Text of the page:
Saturday, November 21, 2015

A Few Words on Compassion vs. Pity

When your husband drives his wheelchair with his chin, you inevitably get a lot of stares when you're out in public.

When I tell people our story, I am typically met with furrowed brows, often deep concern, and usually looks on faces that say Oh my god; I am so sorry.

Sympathy is a part of our life. Plain and simple.

And that's okay.

Well, mostly okay. Because sympathy is one of those emotions that swings wide.

Here's what I mean.

When people tell me - tell my family - that they are so sorry this has happened to us, that they can't imagine the changes and hardships we've had to endure since my husband's paralysis, that's okay. Because that's compassion. And we've met a lot of compassionate people on this journey who have reminded us of the goodness and kindness that still exists in this often bleak world.

But when people look at us and they in turn begin to wilt like a neglected flower, their faces melting into a mask of frowns - or tell us bluntly that they wouldn't want to live if they had been injured like my husband - that's not okay. Because that's pity.

I'm not here to tell anyone how to think. People are certainly entitled to their own opinions.

But I am here to tell those people who think that our life is pitiful now that my husband is a quadriplegic - who think that his existence and our family's life plan is now meaningless because he is paralyzed from the neck down - that they couldn't be more wrong.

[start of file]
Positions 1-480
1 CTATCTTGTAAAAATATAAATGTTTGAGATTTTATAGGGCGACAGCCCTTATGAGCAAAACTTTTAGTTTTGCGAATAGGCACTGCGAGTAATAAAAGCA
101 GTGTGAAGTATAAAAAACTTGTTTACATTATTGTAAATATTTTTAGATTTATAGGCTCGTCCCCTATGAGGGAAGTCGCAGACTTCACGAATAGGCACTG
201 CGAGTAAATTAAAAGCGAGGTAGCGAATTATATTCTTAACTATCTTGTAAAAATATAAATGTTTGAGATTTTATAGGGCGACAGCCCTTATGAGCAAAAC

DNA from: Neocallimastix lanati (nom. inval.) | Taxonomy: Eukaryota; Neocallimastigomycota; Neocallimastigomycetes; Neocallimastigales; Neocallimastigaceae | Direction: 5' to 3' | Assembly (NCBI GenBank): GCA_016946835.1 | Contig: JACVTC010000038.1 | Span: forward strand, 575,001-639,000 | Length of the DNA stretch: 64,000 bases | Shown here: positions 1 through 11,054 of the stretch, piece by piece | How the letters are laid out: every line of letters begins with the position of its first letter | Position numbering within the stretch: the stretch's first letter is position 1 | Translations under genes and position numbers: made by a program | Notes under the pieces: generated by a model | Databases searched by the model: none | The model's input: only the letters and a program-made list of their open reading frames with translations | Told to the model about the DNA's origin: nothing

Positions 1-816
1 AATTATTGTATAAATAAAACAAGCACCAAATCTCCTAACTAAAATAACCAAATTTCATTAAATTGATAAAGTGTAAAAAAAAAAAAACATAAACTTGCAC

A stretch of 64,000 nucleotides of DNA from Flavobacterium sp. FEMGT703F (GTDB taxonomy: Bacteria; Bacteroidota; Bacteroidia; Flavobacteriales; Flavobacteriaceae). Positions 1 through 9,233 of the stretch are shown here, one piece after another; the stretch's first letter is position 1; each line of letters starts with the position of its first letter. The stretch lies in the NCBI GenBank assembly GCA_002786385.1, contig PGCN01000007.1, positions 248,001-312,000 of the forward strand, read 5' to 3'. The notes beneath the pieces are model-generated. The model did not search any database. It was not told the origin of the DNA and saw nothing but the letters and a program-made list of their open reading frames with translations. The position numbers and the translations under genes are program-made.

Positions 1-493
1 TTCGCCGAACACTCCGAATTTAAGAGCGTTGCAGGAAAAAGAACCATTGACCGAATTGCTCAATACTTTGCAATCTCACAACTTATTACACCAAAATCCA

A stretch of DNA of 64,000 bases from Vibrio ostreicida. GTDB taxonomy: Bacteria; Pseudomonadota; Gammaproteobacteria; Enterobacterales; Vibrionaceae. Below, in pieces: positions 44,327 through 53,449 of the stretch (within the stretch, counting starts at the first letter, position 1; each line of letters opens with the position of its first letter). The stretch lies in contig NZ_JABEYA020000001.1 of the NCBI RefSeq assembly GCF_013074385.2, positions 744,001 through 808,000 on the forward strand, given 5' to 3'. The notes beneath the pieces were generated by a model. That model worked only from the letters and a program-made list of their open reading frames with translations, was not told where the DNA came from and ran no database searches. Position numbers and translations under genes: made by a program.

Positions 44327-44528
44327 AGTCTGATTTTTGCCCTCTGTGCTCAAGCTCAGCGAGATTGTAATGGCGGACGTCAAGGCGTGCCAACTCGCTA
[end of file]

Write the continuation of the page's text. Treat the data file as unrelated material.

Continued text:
Yes our life is hard - infinitely harder than it used to be.

Yes our life is challenging - who's life isn't?

And yet through all the change, all the tears, and all the stress of flipping our once upside-down world right-side up again, we've discovered that this new life ...

... is still good.

And that's probably because we've worked hard to make it that way.

I remember having a conversation with a new friend shortly after Jeff had returned home after many months in the hospital following his injury. She is married to a ventilator-dependent quadriplegic, and she told me something that at the time I had a hard time understanding, but now makes perfect sense.

She told me to remember that we still have control of our life.